From Digital Natives to Digital Wisdom - Marc From Digital Natives to Digital Wisdom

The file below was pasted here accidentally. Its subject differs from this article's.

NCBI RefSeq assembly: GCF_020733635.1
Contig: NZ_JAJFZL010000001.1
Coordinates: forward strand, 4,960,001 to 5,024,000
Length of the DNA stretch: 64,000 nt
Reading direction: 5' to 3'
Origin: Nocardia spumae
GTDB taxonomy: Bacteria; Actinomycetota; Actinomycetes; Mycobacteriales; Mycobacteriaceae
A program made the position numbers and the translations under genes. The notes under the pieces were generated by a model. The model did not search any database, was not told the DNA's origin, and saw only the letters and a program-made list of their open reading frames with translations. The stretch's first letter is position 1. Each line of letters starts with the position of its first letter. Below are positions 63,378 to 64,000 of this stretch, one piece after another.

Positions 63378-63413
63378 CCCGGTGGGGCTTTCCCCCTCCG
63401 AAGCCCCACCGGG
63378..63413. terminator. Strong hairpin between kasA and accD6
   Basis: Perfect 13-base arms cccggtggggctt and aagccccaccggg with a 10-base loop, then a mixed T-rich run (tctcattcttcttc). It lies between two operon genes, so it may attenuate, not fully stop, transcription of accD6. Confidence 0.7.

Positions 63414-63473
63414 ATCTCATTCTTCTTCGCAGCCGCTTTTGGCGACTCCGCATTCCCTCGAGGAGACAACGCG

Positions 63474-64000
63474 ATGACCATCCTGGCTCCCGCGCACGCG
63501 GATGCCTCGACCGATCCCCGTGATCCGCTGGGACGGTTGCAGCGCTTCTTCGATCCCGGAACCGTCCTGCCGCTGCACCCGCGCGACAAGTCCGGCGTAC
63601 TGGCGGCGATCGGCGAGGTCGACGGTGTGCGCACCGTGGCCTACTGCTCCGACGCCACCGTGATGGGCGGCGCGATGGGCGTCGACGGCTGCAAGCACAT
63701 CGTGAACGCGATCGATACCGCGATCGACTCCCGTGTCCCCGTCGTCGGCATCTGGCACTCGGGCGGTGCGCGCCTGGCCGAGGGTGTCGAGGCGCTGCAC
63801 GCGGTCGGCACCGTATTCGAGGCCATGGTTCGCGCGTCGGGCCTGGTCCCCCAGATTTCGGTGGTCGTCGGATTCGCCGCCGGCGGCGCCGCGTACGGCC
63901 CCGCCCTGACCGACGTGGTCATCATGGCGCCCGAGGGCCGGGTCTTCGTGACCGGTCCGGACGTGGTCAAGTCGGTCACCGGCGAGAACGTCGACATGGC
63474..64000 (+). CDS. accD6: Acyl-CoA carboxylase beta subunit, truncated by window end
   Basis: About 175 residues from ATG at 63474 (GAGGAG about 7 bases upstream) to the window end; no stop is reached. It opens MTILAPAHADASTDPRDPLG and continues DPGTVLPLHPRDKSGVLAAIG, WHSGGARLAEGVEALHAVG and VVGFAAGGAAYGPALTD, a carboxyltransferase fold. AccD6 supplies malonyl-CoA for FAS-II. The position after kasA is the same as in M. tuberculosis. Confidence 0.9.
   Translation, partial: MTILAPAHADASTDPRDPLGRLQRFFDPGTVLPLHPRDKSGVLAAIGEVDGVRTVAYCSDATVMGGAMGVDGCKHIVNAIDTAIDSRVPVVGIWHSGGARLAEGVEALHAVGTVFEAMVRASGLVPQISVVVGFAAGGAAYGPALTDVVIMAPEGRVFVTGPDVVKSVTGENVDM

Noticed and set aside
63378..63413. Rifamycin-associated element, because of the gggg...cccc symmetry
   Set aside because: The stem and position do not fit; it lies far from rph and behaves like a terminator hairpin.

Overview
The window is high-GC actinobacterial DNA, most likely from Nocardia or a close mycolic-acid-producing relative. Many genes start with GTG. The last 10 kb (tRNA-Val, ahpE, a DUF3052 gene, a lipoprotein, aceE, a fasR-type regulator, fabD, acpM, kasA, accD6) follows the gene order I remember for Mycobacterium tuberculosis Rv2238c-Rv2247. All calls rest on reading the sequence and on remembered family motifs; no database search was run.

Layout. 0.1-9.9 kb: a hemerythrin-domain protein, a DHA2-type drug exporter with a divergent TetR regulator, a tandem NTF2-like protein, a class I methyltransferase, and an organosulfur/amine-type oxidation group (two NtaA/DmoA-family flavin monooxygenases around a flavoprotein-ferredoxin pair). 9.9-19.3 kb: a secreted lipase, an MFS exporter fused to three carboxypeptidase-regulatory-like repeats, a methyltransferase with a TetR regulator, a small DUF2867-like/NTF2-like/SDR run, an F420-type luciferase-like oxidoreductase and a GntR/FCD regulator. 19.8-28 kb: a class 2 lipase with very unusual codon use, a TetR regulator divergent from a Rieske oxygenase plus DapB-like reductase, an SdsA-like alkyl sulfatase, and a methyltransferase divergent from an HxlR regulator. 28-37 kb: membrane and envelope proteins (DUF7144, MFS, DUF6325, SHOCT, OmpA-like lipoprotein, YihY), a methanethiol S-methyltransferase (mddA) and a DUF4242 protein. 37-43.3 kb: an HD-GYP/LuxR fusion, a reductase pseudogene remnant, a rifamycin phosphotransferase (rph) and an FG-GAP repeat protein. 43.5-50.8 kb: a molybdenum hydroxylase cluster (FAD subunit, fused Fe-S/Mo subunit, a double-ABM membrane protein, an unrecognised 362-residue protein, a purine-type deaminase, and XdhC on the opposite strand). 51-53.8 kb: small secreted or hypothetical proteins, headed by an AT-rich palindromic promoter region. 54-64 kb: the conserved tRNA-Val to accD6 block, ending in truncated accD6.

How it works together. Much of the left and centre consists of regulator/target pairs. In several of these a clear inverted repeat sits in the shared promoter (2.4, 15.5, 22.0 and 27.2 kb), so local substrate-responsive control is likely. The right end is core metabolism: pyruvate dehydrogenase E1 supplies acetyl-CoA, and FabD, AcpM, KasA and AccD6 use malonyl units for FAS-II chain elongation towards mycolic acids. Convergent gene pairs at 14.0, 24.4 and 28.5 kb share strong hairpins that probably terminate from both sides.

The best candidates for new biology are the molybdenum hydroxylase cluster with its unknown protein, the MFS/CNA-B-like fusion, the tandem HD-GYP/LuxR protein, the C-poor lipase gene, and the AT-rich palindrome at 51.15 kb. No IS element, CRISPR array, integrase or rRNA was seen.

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<ul><li><p>Marc Prensky From Digital Natives to Digital Wisdom 2011 Marc Prensky _____________________________________________________________________________ </p><p>1 </p><p>From Digital Natives to Digital Wisdom Introduction </p><p>By Marc Prensky </p><p>Published in </p><p>From Digital Natives to Digital Wisdom: Hopeful Essays for 21st Century Education (Corwin 2012) </p><p>I have a vision for education (and, of course, so do lots of folks ). But my vision differs from most peoples in one very significant respect: My vision is bottom-upit </p><p>begins with the studentswhat they need and how we can give it to them. I want our </p><p>young people to succeed in their 21st century, which will be, without a doubt, a turbulent </p><p>one, characterized by variability, uncertainty, chaos, and ambiguity (what my good </p><p>friend, former school superintendent David Engle, calls VUCA) and by increasingly </p><p>accelerating change. </p><p>Adapting to this new context of change, variability and uncertainty is the biggest </p><p>challenge we are now facingas educators and as people. It is something that almost </p><p>none of us is used tounless, of course, we were born in the 21st century. So I try hard, </p><p>in my thinking and writing, to see education through the eyes of those who were born in </p><p>this century (or almost)through the eyes, that is, of the students who are receiving our </p><p>education, rather than through the eyes of their elders who provide it. I have come to see </p><p>clearly that the conclusions about education one draws from this alternative perspective </p><p>are very different from the ones nearly all educators, politicians, and parents are currently </p><p>drawing. </p><p>Listening to Our Students </p><p>The most important thing I have learned from carefully re-observing education in my </p><p>later years is how little most educators really listen to the kids they teach (although a </p><p>great many of those educators think they do). As part of my talks I conduct student </p><p>panels, in which a group of local students answers questions onstage as their educators </p><p>first listen and then ask questions of their ownI have now done scores of these. Sadly, </p><p>in most cases it is the first time that the students and educators in that district, system, </p><p>state, or even country have ever had an studenteducator dialogue about how they teach </p></li><li><p>Marc Prensky From Digital Natives to Digital Wisdom 2011 Marc Prensky _____________________________________________________________________________ </p><p>2 </p><p>and how their kids want to learn (as opposed to about specific details and grades). </p><p>I believe strongly that if we did listen to our students opinions on this, and did have such </p><p>dialogues universallyand, more importantly, if we acted on what we heardwe would </p><p>do things very differently. Not that our young people have all the answersthey dont. </p><p>But they do have the educational needs. We adults have educational needs, too, but a very </p><p>different set. Adults have needs such as being able to demonstrate educational </p><p>effectiveness (that is, that we are getting the kids up to grade) and keeping our </p><p>country competitive. (Actually, many of what adults call educational needs are far </p><p>more about the adults than about the kids.) The kids just need and want the skills and </p><p>tools to succeed in their own times and lives. </p><p>To the disappointment of some (and the delight of many), the vision I have is not just </p><p>about technology in education. In fact, it is not even just a vision of better education. My </p><p>vision is one of better people, better equipped to face the challenges of the world they </p><p>will live inthat is, a world far different than yesterdays or even todays. Technology </p><p>has an important place in that vision, because it has an important place in our future. But </p><p>it does not dominate the vision; rather it supports it. As one of my student panelists put it </p><p>brilliantly: We see technology as a foundation. It underlies everything we do. In the </p><p>end, I am far more interested in creating important, useful learning and life opportunities </p><p>for our students than I am in promoting any educational technology. (Except, of course, </p><p>when technology helps achieve those things.) </p><p>Inspiring Teachers </p><p>A key element of realizing and implementing my vision has becomeincreasingly</p><p>inspiring and motivating teachers. Although I believe that all adults should play a role in </p><p>educating our youth, the greatest hope for the 55 million kids in America (and the </p><p>billion+ kids in the world) lies with the people with whom they spend a great many of </p><p>their most formative years. What our teachers offer our studentsthat is, how teachers </p><p>view their students and how they see their mission with themwill have an enormous </p><p>influence on the world to come. Despite what some critics may wish for, we are not going </p><p>to suddenly recruit and retain a better group of teacherswe have, in the main, a group </p><p>of highly dedicated people who have chosen education as their lifes work. My goal is not </p><p>to waste or destroy this precious resource but to support it and make the most of it. </p><p>Most of our teachers need neither punishment nor replacement, but rather new </p><p>perspectives and ideas that work. Our educational context has changed, and a new </p><p>context demands new thinking. This is what I try to provide. </p><p>It is critical, though, to understand that because the locus of knowledge has, in the 21st </p><p>century, moved to a great extent from the teacher to the Internet, and because the </p><p>personal passions of our 21st century students have become the kids best (and often their </p><p>only) motivation to learn, our teachers jobin fact their very raisondtreis going </p><p>through enormous change. Rather than trying to insert knowledge into our kids heads, as </p></li><li><p>Marc Prensky From Digital Natives to Digital Wisdom 2011 Marc Prensky _____________________________________________________________________________ </p><p>3 </p><p>in the past (and then to measure how much of it got there), todays teachers need to find </p><p>ways to create 21st century citizens (and workers) who parrot less and think more. This </p><p>requires fully integrating into our teaching meta skills like critical thinking, problem </p><p>solving, video and programming, just as we now integrate reading and writing. To make </p><p>this happen, teachers and students will need to work together in new forms of </p><p>partnering in which students do what they do bestfor example, use technology, find </p><p>information, and create products that demonstrate their understandingand in which </p><p>teachers guide students by doing what they do bestfor example, ask the right questions, </p><p>put things into the proper context, and ensure quality and rigor. </p><p>Moving their practice into the new context for education can beand isexhilarating for </p><p>most teachers. But it is also challenging. </p><p>Some protest that they are prevented from doing what they want to do, and know they </p><p>should do, by the current atmosphere of proscribed curriculum and testing. I agree that </p><p>this atmosphere is not helpful. Yet I believe strongly that there are ways to accommodate </p><p>those requirements and still teach in a way that motivates our students to prepare </p><p>themselves for the future. In fact, our success at doing this will be the strongest argument </p><p>for removing those unhelpful barriers. </p><p>I truly believe that when most teachers understand that the new context is the cause of our </p><p>educational problemsand that that is why many of their old practices no longer work as </p><p>expectedthey will figure out what to do differently. This is particularly true, I have </p><p>seen, if they are offered good examples and suggestions. What our teachers need is the </p><p>freedom to implement what they know to be right. </p><p>Certainly, the results of teaching in a modern way that connects with 21st century </p><p>students can excite and stimulate educators. I receive many emails from teachers who </p><p>have come away from my talks and writings newly energized and exhilarated. Many now </p><p>say, as one teacher nicely put it, that I used to teach my subject. Now I teach my </p><p>students. Several have expressed that my ideas, particularly around connecting more </p><p>deeply with students, have brought them back to the reasons they went into teaching in </p><p>the first place. I am thrilled to find this happening. </p><p>I firmly believe that the new teaching roles that the 21st century offers are so much </p><p>better, so much more powerful, and so much more interesting than what came before, that </p><p>most teachers will, once they get their heads around those roles, rush to embrace them. </p><p>Not Easy </p><p>But getting ones head around new roles and approaches is not always easy. Change is </p><p>difficult for all of us, particularly those not used to it. As psychologist Ron Evans points </p><p>out, change involves not only learning new perspectives and behaviors but also grieving </p><p>and mourning for those things we liked, found valuable, and were good at that no longer </p><p>work (lecturing, for example). I believe, in fact, that what teachers need to do is best </p></li><li><p>Marc Prensky From Digital Natives to Digital Wisdom 2011 Marc Prensky _____________________________________________________________________________ </p><p>4 </p><p>described not as "changing," but rather as "adapting" to the new context and environment </p><p>we all find ourselves in. And I believe that to adapt most quickly and easily, teachers </p><p>must search continually for the types of easy-to-do/high-impact steps I describe in the </p><p>essay Simple Changes to Current Practices May Save Our Schools. </p><p>Yet even as teachers become motivated to adapt and move forward, it is not always </p><p>obvious how to change old habits. So this is an area where I try to provide help as well. </p><p>For example, I have found that some of our best models of how to teach already exist in </p><p>many of our classrooms. Good elementary teachers, good music and art teachers (and our </p><p>best teachers in general) rarely lecture; they almost always let their students create by </p><p>and for themselves with the teachers guidance. We need to study and follow their </p><p>prescient example. </p><p>All 21st century teachers must deal with the difficult issue that much of what educators </p><p>thought was important in the pastand therefore put in place as things for young people </p><p>to learnhas changed, and, in many cases, lost its value. Our kids certainly feel this, and </p><p>so do more and more of todays instructors. </p><p>So as I progress and learn, I search for more and better ways to give teachers guidance</p><p>goals to reach for and paths to follow to reach them. My strong belief is that once </p><p>teachers understand the new goals for our students, manyhopefully mostwill, as they </p><p>should, invent their own paths to reach them. Just tell me where you want me to go, and </p><p>let me get there in my own way is something that I hear frequently not just from </p><p>students but from teachers as well. Just as with students, some teachers require more help </p><p>(scaffolding in schoolese) than others until they can do it on their own, so I try to offer </p><p>this as well. </p><p>My main tool for encouraging adaptation is my writing. So I am extremely pleased to </p><p>find this book in your hands, your mind open, hopefully, to the ideas it contains. </p><p>In these essays I write about what I think needs to be done to improve our kids </p><p>education. I try to say this in as straightforward and jargon-free way as possible, so that </p><p>everyoneteachers, parents, politicians, and otherscan understand my meaning, and, I </p><p>hope, be inspired to make positive changes based on my ideas. I search for memorable </p><p>words and phrases that will help motivate readers to put an end to our old education that </p><p>no longer works, replacing it with something far, far better. </p><p>At the very center of this shift stand our teachers. This is because the true changes we </p><p>need will not come from tweaking or changing the system (although in some cases that </p><p>may help). The real changes our kids require will only come, in America and the world, </p><p>from what every teacher does differently in every classroom,. </p><p>Thinking Long Term </p><p>This book unites many of the ideas I consider my most important. It includes my thoughts </p><p>on the changing context of education and on what that implies about changing how we </p></li><li><p>Marc Prensky From Digital Natives to Digital Wisdom 2011 Marc Prensky _____________________________________________________________________________ </p><p>5 </p><p>teach, and what we teach. My essays are intended to help peoplenot just teachers, all </p><p>peoplesee education from a different perspectiveI hope a more useful perspective</p><p>and, from that new perspective, to arrive on their own at new insights and ideas about </p><p>what to do differently. </p><p>Whenever possible, I try to write (and think) about education for the long term. Although </p><p>it is important, and often useful, to talk about what is currently going on, I realize that </p><p>some of the things I talk aboutspecific technologies and products, for examplewill </p><p>soon be superseded (if they havent been already), and that some of the seemingly urgent </p><p>educational conflicts of the moment will go away. I try, therefore, as much as possible, to </p><p>put forth educational ideas that I hope will last. I am honored that the terms Digital </p><p>Natives and Digital Immigrants are still capturing peoples attentiondrawing both </p><p>praise and criticismmore than a decade after I coined them (Digital Natives, Digital </p><p>Immigrants: Parts I and II). In what I consider a huge compliment, someone recently </p><p>emailed me that my piece about learning (On Learning) held up well after nine </p><p>yearsan eternity in these times of change. </p><p>Some General Observations </p><p>As I have traveled and talked with hundreds of students and educators, certain big ideas </p><p>have come into more and more focus for me and have taken a larger place in my writing. </p><p>For example: </p><p> Talking with students in the United States and around the world exposed me to how little students opinions are listened to and taken </p><p>into account. So I often now write in their defense (for example, To </p><p>Educate We Must Listen). </p><p> Closely observing young peoples game playing and other habits convinced me that what is taking place in education is not a dumbing </p><p>down of this generation but rather a huge, continuous change to new </p><p>and different things becoming important. I often publicly debate this </p><p>with Mark Bauerlein, the author of The Dumbest Generation (a title, </p><p>and term, that I find particularly disrespectful). </p><p> Looking closely at how todays students learn led me to the unexpected observation that the very process of learningthe crux of what we are </p><p>all about as educatorsis still very poorly understood. I found that </p><p>what people think we know about learning is based on a huge </p><p>variety of often conflicting theories, many of which apply more to </p><p>groups (i.e. to classrooms) than to individual students. So I continue to </p><p>search for more understanding in this area (On Learning). </p><p> Observing what goes on in our classrooms and hearing kids talk about their experiences led me to the conclusion that there are huge problems </p></li><li><p>Marc Prensky From Digital Natives to Digital Wisdom 2011 Marc Prensky _____________________________________________________________________________ </p><p>6 </p><p>with how we teach, which...</p></li></ul>